Sheep farmers asked to share experiences of predator attacks

A new survey has been launched after an increase in predator attacks on Scottish sheep flocks
A new survey has been launched after an increase in predator attacks on Scottish sheep flocks

Scottish sheep farmers and crofters have been encouraged to share their experiences of predator attacks following an increase in cases.

A survey has been created by National Sheep Association (NSA) Scotland in order to present evidence to the government.

Predator control is an important part of conservation and wildlife management for sheep farmers in remote areas of Scotland.

But there have been reports of an increase in the occurrence of predator attacks, NSA Scotland said.



Since the reintroduction of white-tailed eagles, there have been attacks on flocks in the west coast of Scotland, with many farmers experiencing significant losses.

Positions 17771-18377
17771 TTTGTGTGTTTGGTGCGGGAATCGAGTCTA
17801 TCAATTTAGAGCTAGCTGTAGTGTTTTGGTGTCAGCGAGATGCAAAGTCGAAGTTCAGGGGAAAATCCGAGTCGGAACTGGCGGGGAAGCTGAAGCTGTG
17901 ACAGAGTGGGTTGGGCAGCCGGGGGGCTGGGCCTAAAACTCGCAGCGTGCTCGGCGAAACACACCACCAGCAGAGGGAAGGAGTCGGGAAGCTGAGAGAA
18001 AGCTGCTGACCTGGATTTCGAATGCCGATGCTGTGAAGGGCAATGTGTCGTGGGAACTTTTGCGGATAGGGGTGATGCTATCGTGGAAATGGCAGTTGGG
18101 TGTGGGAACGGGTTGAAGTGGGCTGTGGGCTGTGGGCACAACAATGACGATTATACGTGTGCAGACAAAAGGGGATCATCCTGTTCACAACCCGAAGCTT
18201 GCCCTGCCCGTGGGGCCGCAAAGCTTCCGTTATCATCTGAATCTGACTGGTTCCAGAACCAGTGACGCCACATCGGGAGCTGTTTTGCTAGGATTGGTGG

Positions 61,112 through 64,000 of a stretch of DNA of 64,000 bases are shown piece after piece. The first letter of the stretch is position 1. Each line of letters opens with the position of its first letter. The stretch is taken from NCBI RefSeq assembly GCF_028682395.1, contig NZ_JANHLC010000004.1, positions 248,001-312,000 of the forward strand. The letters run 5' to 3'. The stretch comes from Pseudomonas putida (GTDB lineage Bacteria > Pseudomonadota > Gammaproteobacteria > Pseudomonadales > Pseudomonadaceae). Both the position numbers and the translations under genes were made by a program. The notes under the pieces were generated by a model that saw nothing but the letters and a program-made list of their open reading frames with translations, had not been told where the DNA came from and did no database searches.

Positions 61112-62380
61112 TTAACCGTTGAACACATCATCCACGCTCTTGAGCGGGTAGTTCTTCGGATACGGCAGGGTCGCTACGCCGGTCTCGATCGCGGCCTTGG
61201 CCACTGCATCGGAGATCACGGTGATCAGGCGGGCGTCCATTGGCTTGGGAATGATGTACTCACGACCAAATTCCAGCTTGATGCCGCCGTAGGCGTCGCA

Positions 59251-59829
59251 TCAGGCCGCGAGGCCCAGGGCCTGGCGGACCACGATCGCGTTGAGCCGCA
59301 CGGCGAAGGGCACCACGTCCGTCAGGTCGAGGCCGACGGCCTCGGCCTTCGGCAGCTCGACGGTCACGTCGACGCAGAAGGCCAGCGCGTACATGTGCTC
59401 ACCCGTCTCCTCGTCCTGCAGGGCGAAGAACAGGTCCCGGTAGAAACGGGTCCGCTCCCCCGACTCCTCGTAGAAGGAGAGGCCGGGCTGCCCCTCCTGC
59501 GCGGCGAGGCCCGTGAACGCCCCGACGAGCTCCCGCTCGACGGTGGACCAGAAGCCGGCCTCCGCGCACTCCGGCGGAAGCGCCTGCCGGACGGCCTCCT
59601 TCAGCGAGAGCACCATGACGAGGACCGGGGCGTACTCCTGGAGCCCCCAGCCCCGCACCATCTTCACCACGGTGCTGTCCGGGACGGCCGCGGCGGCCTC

One farmer highlighted in a report from 2019 that his farm had lost an extra 181 lambs in the period between 2012 and 2018.



NSA Scotland explained that the survey's results would support sheep farmers and crofters and enable change to facilitate sustainable sheep farming.

NSA Scottish region coordinator, Grace Reid said it was 'important' for the sector to gather evidence on the matter.

"We are all aware that occurrences are consistently happening, but to gauge the number of attacks is essential in the fight against the animals that threaten our flock animal welfare and profitability.”

This survey takes around 15 minutes and will close to respondents on Tuesday 30 June. It is available on the NSA Scotland website and Facebook page.